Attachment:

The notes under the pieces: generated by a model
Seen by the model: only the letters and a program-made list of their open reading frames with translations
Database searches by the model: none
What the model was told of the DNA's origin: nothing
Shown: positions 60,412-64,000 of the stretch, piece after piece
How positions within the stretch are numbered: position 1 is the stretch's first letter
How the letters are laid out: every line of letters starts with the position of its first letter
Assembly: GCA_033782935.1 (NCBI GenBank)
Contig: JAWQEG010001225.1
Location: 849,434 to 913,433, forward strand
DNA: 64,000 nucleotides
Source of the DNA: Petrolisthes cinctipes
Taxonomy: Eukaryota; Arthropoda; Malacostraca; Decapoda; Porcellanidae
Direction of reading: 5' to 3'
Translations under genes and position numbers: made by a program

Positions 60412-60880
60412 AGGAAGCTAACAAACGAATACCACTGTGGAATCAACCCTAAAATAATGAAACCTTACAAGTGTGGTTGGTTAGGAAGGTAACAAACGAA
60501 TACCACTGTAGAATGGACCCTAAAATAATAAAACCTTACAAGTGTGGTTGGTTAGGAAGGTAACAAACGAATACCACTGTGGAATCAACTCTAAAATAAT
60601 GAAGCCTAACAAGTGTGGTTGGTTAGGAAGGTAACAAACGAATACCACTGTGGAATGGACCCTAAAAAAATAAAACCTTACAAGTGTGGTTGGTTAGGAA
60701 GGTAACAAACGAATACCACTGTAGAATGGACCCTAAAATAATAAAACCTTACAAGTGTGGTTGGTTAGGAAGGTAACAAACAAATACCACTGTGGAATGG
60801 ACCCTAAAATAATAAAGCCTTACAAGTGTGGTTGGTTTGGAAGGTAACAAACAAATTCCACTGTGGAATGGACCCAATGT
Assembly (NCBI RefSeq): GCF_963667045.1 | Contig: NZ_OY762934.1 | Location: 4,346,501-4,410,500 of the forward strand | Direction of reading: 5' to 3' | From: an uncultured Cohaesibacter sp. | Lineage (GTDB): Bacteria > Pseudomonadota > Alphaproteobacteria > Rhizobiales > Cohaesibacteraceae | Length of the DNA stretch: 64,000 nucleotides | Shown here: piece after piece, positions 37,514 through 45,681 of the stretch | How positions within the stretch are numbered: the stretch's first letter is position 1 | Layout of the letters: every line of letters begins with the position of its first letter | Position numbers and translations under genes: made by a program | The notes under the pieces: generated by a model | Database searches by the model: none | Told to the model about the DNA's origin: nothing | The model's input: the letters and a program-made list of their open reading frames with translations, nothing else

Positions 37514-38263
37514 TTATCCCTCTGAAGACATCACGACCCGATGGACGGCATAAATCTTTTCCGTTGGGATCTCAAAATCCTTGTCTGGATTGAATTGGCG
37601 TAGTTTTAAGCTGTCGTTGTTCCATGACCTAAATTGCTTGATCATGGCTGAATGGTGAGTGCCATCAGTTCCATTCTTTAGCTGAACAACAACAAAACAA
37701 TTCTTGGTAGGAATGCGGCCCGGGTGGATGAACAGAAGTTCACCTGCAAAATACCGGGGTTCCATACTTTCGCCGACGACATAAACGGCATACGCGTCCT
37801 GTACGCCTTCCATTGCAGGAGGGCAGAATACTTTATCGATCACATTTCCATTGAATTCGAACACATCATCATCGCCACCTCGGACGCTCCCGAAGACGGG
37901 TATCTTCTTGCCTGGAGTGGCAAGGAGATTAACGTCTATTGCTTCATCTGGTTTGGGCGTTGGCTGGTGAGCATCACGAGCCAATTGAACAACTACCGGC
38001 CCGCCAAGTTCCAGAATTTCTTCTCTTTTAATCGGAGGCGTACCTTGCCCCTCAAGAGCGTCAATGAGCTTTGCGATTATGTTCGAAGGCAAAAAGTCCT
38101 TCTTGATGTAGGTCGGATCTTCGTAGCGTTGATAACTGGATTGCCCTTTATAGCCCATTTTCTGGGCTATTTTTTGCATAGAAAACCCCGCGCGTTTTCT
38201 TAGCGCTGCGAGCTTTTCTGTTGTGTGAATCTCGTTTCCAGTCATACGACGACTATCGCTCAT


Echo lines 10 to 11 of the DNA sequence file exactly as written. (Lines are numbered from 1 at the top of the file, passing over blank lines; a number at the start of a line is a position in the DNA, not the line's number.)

Location: 849,434 to 913,433, forward strand
DNA: 64,000 nucleotides